Most Pinot Noir wines combine several of the above flavor families. The best examples gather the whole spectrum in an elegant complexity.
2- Secondary aromas describe the smells acquired by the wine thanks to the winemaking process. The natural flavors present in the grapes (primary aromas) combine and interact with the yeasts and bacteria that run the fermentation to create further aromatic complexity.
Pinot Noir wines are not usually put in contact with a lot of new oak.
The traditionnal Bugundian style keeps the proportion of new oak barrels to a minimum to preserve the natural expression of the fruit and the primary aromas.
More modern styles looking for fuller textures and richer expressions use more new oak imparting stronger flavors.
Because the primary aromas of Pinot Noir give subtle flavors, light toasts of French oak are most commonly used. This gives wines notes of cedar, smoke, or vanilla.
3- Tertiary aromas are developed in the bottle with age, as the wine’s molecules interact with each other and with oxygen, changing their aromatic profile. Typically, Pinot Noirs develop notes of forrest floor, truffle, leather, roasted meats, and spices (e.g. clove or nutmeg).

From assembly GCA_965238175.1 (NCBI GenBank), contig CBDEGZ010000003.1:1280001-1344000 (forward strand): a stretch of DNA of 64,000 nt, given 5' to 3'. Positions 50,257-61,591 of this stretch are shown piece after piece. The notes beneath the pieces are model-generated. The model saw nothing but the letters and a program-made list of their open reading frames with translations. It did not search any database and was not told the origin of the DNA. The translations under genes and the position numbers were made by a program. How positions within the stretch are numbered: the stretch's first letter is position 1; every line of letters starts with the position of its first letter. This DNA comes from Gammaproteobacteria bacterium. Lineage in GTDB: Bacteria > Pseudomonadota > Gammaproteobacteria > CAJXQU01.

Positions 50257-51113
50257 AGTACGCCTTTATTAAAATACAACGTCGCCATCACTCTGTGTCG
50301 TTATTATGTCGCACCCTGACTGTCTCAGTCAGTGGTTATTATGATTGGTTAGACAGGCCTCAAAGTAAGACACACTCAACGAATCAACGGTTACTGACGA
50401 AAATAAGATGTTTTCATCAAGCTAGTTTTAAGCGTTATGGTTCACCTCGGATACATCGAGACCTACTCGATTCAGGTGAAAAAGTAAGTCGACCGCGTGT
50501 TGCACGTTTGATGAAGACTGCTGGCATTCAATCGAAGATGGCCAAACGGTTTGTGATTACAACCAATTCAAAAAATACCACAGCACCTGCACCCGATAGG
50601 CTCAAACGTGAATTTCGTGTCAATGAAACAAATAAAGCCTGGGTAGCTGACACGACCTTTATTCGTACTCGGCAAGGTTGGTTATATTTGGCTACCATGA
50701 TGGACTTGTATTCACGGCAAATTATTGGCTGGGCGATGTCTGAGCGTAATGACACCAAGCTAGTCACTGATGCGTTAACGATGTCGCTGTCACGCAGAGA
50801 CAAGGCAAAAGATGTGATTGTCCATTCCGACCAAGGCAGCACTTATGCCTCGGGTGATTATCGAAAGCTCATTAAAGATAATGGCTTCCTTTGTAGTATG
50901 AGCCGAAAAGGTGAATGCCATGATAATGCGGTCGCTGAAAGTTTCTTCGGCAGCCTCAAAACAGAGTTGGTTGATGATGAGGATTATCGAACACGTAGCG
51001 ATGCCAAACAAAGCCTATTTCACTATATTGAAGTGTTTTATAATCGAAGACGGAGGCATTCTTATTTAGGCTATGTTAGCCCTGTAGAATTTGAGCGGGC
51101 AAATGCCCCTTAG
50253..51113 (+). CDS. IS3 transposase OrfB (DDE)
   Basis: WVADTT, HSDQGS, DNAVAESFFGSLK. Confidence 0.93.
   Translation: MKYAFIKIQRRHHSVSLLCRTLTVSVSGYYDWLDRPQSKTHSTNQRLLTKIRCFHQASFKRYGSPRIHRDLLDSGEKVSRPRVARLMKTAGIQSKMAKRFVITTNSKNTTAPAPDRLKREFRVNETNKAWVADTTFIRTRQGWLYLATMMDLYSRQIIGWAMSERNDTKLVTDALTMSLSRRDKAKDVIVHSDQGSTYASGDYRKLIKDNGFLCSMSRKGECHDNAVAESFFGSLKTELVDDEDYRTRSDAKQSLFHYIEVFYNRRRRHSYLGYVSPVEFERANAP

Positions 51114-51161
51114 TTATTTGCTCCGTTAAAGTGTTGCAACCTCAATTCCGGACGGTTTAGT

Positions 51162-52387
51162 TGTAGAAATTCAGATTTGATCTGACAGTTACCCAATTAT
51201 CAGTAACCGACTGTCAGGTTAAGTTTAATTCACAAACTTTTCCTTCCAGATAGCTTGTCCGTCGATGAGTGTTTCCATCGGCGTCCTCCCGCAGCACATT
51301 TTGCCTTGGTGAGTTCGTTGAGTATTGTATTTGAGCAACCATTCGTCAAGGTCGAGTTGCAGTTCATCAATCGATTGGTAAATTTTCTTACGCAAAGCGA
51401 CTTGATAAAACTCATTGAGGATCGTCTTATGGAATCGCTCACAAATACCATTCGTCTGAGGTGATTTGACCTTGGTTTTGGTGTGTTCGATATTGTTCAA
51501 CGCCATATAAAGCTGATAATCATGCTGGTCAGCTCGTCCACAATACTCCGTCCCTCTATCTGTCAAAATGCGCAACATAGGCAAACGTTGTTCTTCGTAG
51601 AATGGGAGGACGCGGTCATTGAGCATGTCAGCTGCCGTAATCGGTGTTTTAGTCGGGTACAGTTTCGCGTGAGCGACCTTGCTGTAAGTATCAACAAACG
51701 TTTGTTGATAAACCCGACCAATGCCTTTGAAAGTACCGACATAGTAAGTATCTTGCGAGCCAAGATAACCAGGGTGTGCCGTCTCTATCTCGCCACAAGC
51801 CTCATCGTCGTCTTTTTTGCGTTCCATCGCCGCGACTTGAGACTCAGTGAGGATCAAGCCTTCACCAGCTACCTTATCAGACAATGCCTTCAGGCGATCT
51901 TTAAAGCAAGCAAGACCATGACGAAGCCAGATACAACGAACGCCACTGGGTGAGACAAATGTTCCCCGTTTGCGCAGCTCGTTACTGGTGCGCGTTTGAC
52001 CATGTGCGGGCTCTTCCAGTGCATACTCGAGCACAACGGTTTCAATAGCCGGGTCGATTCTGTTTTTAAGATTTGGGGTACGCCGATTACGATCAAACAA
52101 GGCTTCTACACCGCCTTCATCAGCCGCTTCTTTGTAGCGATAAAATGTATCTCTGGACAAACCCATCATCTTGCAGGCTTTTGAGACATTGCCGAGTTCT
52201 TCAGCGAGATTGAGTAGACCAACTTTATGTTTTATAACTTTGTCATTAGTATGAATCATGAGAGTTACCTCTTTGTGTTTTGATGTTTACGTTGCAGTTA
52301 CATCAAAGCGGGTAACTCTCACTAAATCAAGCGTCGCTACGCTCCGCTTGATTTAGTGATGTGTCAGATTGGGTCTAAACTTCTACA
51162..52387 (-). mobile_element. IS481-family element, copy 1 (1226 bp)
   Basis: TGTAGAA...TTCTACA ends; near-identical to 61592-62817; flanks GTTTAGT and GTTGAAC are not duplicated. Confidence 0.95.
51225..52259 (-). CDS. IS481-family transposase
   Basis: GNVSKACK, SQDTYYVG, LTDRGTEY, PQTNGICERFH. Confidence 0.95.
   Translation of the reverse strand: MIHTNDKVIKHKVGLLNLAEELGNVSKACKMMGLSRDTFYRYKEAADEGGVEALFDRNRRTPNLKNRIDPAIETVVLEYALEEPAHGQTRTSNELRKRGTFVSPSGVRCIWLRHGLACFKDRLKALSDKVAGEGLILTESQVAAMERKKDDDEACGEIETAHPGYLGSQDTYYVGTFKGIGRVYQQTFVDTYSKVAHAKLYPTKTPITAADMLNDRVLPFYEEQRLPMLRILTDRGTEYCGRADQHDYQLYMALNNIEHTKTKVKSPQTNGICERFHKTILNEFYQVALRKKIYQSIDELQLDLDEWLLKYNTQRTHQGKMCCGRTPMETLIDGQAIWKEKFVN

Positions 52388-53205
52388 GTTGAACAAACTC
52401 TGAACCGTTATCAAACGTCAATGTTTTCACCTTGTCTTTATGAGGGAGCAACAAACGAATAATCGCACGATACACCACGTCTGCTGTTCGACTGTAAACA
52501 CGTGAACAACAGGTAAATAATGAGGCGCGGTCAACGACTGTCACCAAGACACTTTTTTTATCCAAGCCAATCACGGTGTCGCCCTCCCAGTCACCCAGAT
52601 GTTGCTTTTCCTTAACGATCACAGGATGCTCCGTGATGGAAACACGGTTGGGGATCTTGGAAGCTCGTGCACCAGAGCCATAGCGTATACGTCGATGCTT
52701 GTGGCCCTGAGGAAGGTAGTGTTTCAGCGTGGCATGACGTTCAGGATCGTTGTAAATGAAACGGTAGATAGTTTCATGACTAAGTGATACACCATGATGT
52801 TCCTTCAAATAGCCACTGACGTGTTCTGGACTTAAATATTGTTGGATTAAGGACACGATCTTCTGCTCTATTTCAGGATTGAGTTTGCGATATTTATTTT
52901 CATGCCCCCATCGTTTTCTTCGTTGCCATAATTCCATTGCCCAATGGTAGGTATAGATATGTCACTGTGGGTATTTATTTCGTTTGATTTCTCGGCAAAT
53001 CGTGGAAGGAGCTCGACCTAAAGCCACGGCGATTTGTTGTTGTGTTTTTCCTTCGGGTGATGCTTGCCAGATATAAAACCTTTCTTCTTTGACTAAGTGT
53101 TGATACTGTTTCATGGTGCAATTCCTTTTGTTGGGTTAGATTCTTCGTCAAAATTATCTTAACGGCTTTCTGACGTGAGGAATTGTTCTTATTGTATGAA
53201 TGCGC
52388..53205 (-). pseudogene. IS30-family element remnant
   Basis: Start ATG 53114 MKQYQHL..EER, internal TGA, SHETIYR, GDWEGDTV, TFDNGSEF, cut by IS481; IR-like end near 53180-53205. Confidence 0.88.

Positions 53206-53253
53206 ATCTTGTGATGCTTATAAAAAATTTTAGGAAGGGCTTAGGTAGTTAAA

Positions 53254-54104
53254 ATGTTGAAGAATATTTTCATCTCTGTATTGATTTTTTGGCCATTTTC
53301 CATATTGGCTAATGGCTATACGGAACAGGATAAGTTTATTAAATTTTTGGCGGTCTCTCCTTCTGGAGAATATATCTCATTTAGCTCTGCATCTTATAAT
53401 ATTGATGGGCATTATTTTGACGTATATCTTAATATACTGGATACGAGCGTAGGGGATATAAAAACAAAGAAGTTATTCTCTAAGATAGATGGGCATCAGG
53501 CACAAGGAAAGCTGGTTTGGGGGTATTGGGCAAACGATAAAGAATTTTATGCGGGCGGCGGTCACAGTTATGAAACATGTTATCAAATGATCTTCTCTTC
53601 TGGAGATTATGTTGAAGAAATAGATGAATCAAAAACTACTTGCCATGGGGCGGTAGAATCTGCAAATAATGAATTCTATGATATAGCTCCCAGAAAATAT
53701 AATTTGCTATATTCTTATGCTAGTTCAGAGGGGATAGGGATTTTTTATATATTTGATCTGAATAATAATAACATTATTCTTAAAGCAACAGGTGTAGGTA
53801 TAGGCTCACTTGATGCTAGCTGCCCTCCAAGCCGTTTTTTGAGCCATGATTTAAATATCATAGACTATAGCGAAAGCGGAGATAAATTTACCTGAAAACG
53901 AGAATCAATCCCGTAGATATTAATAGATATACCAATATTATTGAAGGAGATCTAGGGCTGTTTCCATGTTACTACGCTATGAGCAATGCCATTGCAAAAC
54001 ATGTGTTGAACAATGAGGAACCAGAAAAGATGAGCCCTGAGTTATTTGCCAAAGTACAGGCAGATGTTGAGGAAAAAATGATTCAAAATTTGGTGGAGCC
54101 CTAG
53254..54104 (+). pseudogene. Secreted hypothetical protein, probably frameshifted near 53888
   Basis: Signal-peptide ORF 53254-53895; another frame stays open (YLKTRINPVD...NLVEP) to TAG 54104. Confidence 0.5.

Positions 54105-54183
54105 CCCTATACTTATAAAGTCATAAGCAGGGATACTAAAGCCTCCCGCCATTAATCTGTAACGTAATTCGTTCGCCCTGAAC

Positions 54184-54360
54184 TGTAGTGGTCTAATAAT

If these flavors are too pronounced and get quite dominant, they can become negative. With time and bottle ageing, tertiary aromas become more and more intense, while fruity primary flavors slowly fade away until they disappear.
Most wine drinkers like when primary, secondary, and tertiary aromas are all equally present and combine to provide the maximum level of complexity. In the lifetime of a wine in bottle, there is a period of a few years where this wine aromas are perfectly balanced and provide the best experience and enjoyment: the ideal “drinking window”.
Pinot Noir wines generally age relatively well: